Last year, I wrote a piece on the imminent arrival of Drupal 8, the developer favored CMS that was aiming to win over the masses. It had almost been three years in development then, but there were signs of something remarkable brewing up, and those expectations were put to rest on the 19th of November, 2015, when Drupal 8.0.0 was launched.
I am nowhere near a wine connoisseur, but, even I know that the older the wine, the better it is. Same could be said about software development, especially in the world of open source. It is great to see that after almost four and a half years of continuous development, the promises that were being made then are very much being delivered now.
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Taking strides in development, making big changes – that’s what keeps Drupal relevant, according to Dries Buytaert, founder and lead developer of Drupal. Many limitations in Drupal 7 were being tackled by modules contributed by the community. Drupal 8 aims to address these limitations by taking them head on, and are now solved at the core level.
Basing the release on modern standards, minimizing the use of structured arrays, embracing object oriented programming and the Symfony framework, helps Drupal keep up with the rapidly changing demands of the Internet. The whole write-once-run-anywhere concept of OOP helps immensely and makes maintenance a breeze. Out of the four and a half years of Drupal 8 development, a significant chunk of that time has gone into making Drupal 8 mobile first. This means users will be able to carry out all the CMS functions on the device of their preference.
Some Drupal statistics (as of November 2015)
Drupal is an enterprise-class content management system serving a back-end framework for at least 2.5% of all websites worldwide. Source: builtwith
This is a must-watch video of how Drupal was made in the first place, what it has become over the years and what the eighth version brings to create the ultimate digital experiences in the modern world.
Something for everyone
Software gets stereotyped just like anything else that humanity decides to generalize. Too often has Drupal been compared to the open source behemoth, WordPress. The ‘ease-of-use tag’ has stuck with WordPress, and its popularity is evident with the sheer number of users and websites. While it was somewhat true for earlier versions of Drupal, the eighth installment aims to debunk the generalizations that using Drupal requires in-depth knowledge of PHP and that finding support can be more difficult.
What seems overly technical can be tackled by IT companies specializing in this regard and help you run your entire online setup with relative ease. Specifically, they can handle the tech part, while the non-techie users can perform frontend tasks like updating and editing of various content, assigning user rights, social media administration and more. This is big news for the masses as Drupal wants to expand its reach beyond the one million plus developers and users already on board, and make it easier for new people to start using Drupal.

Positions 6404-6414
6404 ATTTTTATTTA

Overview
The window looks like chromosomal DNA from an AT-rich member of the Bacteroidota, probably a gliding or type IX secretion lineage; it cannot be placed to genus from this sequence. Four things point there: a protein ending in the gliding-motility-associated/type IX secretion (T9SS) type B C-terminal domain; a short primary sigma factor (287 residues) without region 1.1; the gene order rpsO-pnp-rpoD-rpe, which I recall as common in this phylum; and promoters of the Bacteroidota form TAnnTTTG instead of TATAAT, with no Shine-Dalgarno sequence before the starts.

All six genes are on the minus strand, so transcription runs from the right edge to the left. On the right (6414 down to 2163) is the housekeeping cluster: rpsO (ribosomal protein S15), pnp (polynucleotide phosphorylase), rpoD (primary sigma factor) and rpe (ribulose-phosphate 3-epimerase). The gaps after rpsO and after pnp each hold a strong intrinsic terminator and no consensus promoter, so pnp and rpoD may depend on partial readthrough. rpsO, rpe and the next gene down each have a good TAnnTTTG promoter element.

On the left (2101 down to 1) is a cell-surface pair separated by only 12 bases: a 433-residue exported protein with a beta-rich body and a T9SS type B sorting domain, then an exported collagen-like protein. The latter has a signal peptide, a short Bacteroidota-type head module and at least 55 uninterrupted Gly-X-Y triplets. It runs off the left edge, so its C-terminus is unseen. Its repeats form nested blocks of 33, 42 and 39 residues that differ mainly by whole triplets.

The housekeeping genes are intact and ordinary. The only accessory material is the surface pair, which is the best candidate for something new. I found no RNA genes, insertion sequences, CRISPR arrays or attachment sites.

The technical bit is simplified in Drupal 8 to make it easy for amateurs. What you get is a cohesive environment where the website / portal / blog or any other online presence is ready to scale and grow with your business, armed with a unified approach for multiple channels.
Thinking beyond global and going local
The other big part of this update is the foreign language and multilingual support from Drupal. There are now a whopping 100 languages to choose from. Translate any component of the software, like UI and page elements, to a foreign language for multilingual websites. Non-English speaking countries have lots to gain from this as it allows them to make their presence felt and cater to the entire global population on the Internet. The same goes for English websites that have customers / users in other countries.
Come together, right now
It has long been believed that too many cooks may spoil the broth, but these 3,300+ Drupal contributors, along with the massive Drupal community, just made the sweetest broth! Drupal 8 is another big win for open source. Such an orchestrated effort deserves all the accolades it can get as it continues to prove that collaboration can move mountains. Drupal is powered by some of the best open source technologies as shown below – Symfony, CKEditor, PHPUnit, Twig, and jQuery.
Some of the highlights of Drupal 8 include:
- Improved mobile support
- A revamped user interface
- WYSIWYG and in-place editing
- Improved multilingual support
- Acquia Cloud is free for Drupal 8
- New and improved Drupal Commerce
- Revamped configuration management
- More WAI-ARIA practices for greater accessibility
- New features and improvements for both users and developers
- Control how data is displayed without using a single line of code
- A new object-oriented backend leveraging Symfony components
- Build the most integrated experience and interact with countless applications
- Added and improved key contributed modules – Views, Date, Entity Reference
The widespread adoption of Drupal 8 will take some time but this release seems to bring with it the biggest transformation of Drupal yet. It is set to empower users by allowing them to create digital experience platforms with greater flexibility, better usability, deeper integrations, and faster innovation. It is ideal for now and next-gen websites, web apps and intuitive digital experiences. With Acquia, the secure digital experience platform, you can build, deliver, and optimize digital experiences. So, what are you waiting for?